I'm a social worker, kind of. I manage a child abuse prevention program but not your typical "use time outs, count to ten when you're angry" kind of prevention...real prevention. I've got 5 amazing home visitors who give you more bang for your tax dollar than you can imagine.

UpSheRises
by Platinum Member on May. 2, 2013 at 8:25 AM

This is true. They are doing case management, not what we think of as social work. They may very well have degrees in social work but case management is only one aspect of social work. 


Quoting Dawn4175:

I think people too often mistake a child protective caseworker for a social worker. CPS workers are VERY often NOT social workers at all.


 

prommy
by Silver Member on May. 2, 2013 at 8:26 AM
1 mom liked this

 

Quoting Sisteract:

I work with many social workers. My niece is a LCSW.

I have nothing but admiration for MSWs- the waiting list for degree program admissions is quite long.

 You work in a hospital don't you? When my son was being treated for Leukemia we had a social worker who helped us more than I can say! Not only did she help us with financial aid during treatment she also brought humor and laughter to what otherwise would have been a very scary time. Social workers are there to help and she went way beyond merely helping, she became family.

UpSheRises
by Platinum Member on May. 2, 2013 at 8:27 AM

Well...now you have.  


Quoting happy2bmom25:

I have never met a smart social worker, and I knew many with their masters. 


 

lga1965
by Ruby Member on May. 2, 2013 at 8:29 AM

 

Quoting happy2bmom25:

I have never met a smart social worker, and I knew many with their masters. 

 LOL. Do you have a Degree in ANYTHING?

mcginnisc
by Member on May. 2, 2013 at 8:29 AM
1 mom liked this

I have met a couple of SW and they were very pleasant people. When we adopted our dd, our SW was a man and he was amazing to work with. It meant a lot that he was also an adoptive parent so we could go to him about anything.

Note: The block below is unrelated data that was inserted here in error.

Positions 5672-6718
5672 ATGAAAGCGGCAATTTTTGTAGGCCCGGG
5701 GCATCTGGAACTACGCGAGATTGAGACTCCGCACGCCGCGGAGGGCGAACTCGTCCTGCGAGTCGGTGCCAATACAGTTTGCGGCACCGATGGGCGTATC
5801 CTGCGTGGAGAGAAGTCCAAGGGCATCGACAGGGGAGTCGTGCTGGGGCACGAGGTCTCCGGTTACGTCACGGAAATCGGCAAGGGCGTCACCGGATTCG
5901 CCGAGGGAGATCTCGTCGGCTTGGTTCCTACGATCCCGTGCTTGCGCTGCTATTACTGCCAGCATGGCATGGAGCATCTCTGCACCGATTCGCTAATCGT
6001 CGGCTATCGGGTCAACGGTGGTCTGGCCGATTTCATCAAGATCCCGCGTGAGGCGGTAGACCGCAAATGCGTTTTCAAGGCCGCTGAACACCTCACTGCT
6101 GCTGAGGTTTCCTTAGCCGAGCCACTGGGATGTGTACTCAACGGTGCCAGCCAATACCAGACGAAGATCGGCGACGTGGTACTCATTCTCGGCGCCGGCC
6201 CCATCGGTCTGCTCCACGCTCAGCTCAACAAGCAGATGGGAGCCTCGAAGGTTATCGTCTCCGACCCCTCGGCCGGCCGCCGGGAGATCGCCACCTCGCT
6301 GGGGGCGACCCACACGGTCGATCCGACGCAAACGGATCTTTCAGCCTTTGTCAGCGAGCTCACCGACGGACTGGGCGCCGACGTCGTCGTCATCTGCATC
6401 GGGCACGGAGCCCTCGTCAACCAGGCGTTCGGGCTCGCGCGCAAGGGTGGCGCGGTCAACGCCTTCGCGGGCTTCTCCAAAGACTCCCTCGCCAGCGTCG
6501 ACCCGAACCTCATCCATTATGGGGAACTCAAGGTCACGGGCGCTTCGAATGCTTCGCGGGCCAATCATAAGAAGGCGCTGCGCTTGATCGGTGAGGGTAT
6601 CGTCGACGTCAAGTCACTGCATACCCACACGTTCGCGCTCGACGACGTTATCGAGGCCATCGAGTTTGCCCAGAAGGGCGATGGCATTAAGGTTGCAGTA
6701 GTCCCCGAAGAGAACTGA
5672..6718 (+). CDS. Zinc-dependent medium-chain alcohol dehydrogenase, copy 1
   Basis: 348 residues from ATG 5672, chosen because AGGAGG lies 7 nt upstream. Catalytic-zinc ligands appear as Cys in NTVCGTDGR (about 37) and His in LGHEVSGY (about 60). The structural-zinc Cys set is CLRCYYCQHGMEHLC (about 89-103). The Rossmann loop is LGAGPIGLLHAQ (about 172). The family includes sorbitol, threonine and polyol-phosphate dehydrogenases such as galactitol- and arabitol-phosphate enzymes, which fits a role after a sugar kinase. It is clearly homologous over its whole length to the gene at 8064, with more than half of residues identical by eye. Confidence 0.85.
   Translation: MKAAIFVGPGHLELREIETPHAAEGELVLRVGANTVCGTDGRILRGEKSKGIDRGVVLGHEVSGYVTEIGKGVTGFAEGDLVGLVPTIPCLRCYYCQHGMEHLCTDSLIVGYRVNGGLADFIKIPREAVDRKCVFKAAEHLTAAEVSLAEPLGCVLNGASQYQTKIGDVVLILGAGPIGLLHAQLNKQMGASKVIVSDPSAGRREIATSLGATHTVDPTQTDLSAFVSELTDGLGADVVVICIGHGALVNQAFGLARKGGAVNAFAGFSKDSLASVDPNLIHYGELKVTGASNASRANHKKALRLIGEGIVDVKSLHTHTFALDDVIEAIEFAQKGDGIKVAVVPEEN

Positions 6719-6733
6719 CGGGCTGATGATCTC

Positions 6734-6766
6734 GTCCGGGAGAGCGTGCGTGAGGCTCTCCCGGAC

Claire


" I can do all things through Christ who strengthens me." Philippians 4:13 

Ms.KitKat
by Platinum Member on May. 2, 2013 at 8:29 AM

 Very true! Thank you for high-lighting that. Not to dismiss the very hard work that they do!

Quoting Dawn4175:

I think people too often mistake a child protective caseworker for a social worker. CPS workers are VERY often NOT social workers at all.

 

Ms.KitKat
by Platinum Member on May. 2, 2013 at 8:32 AM

 

Quoting UpSheRises:

I'm a social worker, kind of. I manage a child abuse prevention program but not your typical "use time outs, count to ten when you're angry" kind of prevention...real prevention. I've got 5 amazing home visitors who give you more bang for your tax dollar than you can imagine.

 Not to dismiss you and the work you do however

you can not be a "kind-of-social worker." You either are a Social Worker or you are not. Para-profesionals who use that title but who are not actually Social Workers is very misleading to your clients. 

lancet98
by Silver Member on May. 2, 2013 at 8:33 AM
1 mom liked this

 

Well.   In most cases of neglect, it is not the social worker who is at fault, but the agency, which gives them so many cases they can't possibly keep track of them all.   Also keep in mind that many states limit the authority of the social worker, and then blame them, rather than policies or supervisors, when something goes wrong.

I've dealt with a lot of social workers in my time.    Like any job, some are great, some are lousy, and most are in the middle, competent, decent folks who work hard and get little recognition when they do a good job.   The stress level is extremely high and you get blamed for deciding things that you don't even have the authority to make decisions on.

Most of them work their a**es off.   It's a very stressful job.   You get a lot of responsibility and no authority.  

And keep this in mind.   Social workers get shot, killed, beat up, it is a very hard job.

And yes, actually, to hold the title of social worker one must have a degree and maintain a license, pass tests, etc.   Competition for jobs is intense in most places.

The last social worker I ever worked with was what I think of as a miracle worker.   She made a practice of getting the most severely mentally ill, chronically homeless,many of them for decades, onto medication, off the street, into apartments.   She weighed about 90 lbs soaking wet and was as big as a willow branch, and she would go ANYWHERE for the job, went into some pretty bad places.   Pretty incredible gal.  

Quoting PestPatti:,

 

  Maybe because of the sensationalized cases of kids falling through the cracks, and then they end up either hurt or dead.

 I am thinking about one such case in my county here in NY.  They always had the evidence in front of them, they did nothing.  A 6 year old died.